Brian Rowan, who recently made a TV documentary profiling Rory McIlroy, watched the first round of the Open at Holywood Golf Club, where the teenager learnt to play
It was his big chance to play the part - and he took a leading role.
This was the Open - the finest stage his sport can offer, and Rory McIlroy just fitted in and then he took his bow.
He had his day on the leaderboard, his name just below and just above some of the very best in the golfing game - Woods, Garcia, Cabrera, to mention but a few.
And he's up there with Paul McGinley and Padraig Harrington, a big part of the early Irish challenge.
On the television they all wanted to talk about him - those voices of golf, Peter Alliss, Sam Torrance, Ken Brown and Mark James. And then Gary Lineker.
And young McIlroy, well he just played and performed, and he always looked the part.
In his local club they'll talk about it for a very long time.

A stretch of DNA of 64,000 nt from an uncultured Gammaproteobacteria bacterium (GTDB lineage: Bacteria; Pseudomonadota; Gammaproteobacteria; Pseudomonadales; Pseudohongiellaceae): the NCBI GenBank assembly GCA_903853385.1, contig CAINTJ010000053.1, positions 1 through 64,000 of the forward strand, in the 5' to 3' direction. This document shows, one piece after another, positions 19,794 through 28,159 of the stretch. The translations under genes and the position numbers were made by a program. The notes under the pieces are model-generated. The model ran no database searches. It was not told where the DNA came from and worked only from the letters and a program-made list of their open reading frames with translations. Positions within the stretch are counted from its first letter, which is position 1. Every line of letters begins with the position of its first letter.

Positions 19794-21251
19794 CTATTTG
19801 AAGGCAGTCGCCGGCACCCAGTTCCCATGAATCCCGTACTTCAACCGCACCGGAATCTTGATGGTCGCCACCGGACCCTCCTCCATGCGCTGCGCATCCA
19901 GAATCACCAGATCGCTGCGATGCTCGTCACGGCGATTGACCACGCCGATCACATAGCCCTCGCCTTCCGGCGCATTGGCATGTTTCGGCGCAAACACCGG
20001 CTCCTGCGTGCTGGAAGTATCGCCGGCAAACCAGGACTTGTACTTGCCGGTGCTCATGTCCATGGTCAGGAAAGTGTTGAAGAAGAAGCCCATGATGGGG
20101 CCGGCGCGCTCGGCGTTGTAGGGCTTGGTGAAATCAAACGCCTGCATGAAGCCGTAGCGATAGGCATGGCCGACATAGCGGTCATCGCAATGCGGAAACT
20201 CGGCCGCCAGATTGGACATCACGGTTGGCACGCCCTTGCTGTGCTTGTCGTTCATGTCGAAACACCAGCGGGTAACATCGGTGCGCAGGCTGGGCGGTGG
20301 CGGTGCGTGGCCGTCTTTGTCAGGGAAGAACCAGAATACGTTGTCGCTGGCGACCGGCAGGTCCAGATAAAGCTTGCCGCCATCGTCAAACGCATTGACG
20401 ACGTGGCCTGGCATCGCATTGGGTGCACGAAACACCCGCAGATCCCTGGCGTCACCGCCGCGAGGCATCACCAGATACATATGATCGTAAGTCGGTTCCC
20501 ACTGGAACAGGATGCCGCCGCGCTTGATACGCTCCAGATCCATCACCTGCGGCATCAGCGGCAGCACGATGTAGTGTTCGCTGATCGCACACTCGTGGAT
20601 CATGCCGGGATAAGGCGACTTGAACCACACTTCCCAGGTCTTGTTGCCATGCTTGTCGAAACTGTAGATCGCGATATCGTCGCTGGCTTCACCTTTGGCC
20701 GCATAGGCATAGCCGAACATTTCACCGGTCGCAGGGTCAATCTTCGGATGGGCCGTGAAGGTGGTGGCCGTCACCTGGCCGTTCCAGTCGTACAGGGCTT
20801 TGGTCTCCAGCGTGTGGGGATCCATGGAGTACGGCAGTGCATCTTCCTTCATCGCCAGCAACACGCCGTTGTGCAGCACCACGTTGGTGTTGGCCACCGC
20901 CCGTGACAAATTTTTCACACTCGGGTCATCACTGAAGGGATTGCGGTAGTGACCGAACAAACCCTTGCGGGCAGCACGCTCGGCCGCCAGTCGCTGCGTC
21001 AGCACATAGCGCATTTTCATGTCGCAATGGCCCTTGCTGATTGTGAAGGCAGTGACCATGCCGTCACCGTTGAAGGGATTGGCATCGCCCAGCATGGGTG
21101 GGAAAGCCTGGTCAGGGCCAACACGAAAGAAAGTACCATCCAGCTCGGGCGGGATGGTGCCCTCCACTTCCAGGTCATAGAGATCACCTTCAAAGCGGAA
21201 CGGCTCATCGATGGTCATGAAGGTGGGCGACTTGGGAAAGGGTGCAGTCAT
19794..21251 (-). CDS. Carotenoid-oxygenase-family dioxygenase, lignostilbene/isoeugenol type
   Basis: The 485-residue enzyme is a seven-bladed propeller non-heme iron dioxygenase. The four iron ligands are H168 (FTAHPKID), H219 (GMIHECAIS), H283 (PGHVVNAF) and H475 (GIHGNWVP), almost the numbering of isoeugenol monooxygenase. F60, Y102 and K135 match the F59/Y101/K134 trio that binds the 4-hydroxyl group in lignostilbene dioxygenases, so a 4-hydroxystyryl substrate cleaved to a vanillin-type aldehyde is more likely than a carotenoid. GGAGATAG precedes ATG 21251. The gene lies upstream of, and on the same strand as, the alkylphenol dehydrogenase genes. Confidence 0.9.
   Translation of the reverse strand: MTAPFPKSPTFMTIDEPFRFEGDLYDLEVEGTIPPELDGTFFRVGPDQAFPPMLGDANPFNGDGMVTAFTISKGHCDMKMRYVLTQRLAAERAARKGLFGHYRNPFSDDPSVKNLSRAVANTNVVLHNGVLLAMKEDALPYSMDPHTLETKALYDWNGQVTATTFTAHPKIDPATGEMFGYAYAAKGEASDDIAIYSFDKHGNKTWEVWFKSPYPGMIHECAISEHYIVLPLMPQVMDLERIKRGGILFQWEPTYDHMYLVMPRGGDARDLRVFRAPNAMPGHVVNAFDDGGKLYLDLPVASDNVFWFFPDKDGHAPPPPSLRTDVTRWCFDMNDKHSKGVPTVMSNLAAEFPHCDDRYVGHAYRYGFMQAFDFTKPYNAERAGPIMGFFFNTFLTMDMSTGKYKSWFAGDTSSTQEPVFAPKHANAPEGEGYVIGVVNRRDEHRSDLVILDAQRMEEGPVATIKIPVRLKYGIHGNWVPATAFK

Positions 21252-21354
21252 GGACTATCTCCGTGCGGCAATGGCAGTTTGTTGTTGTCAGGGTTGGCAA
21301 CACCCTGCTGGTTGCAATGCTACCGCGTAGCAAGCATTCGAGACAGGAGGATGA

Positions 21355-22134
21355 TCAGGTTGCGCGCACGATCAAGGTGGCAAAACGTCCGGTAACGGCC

They've watched him grow up, they know he's something special, and now they know that little bit more.
"He was fantastic - just fantastic," Joyce Fox told the Belfast Telegraph from Holywood Golf Club.
Rory's father Gerry grew up a neighbour of the Fox's in Holywood.
"It was marvellous," she continued.
As she spoke a cheer went up. They were showing the highlights of Rory's round on the box.
"It's just as good the second time round," Joyce said.
Philip Brady was there too, and what he witnessed was beyond what he expected.
He knows, Holywood knows, that McIlroy is good, but now they know he's very good.
Yes, it's only day one - only a start - there's a long way to go. That's the context of this Carnoustie story.
But McIlroy has produced a little magic - and locked his home club into his golfing spell.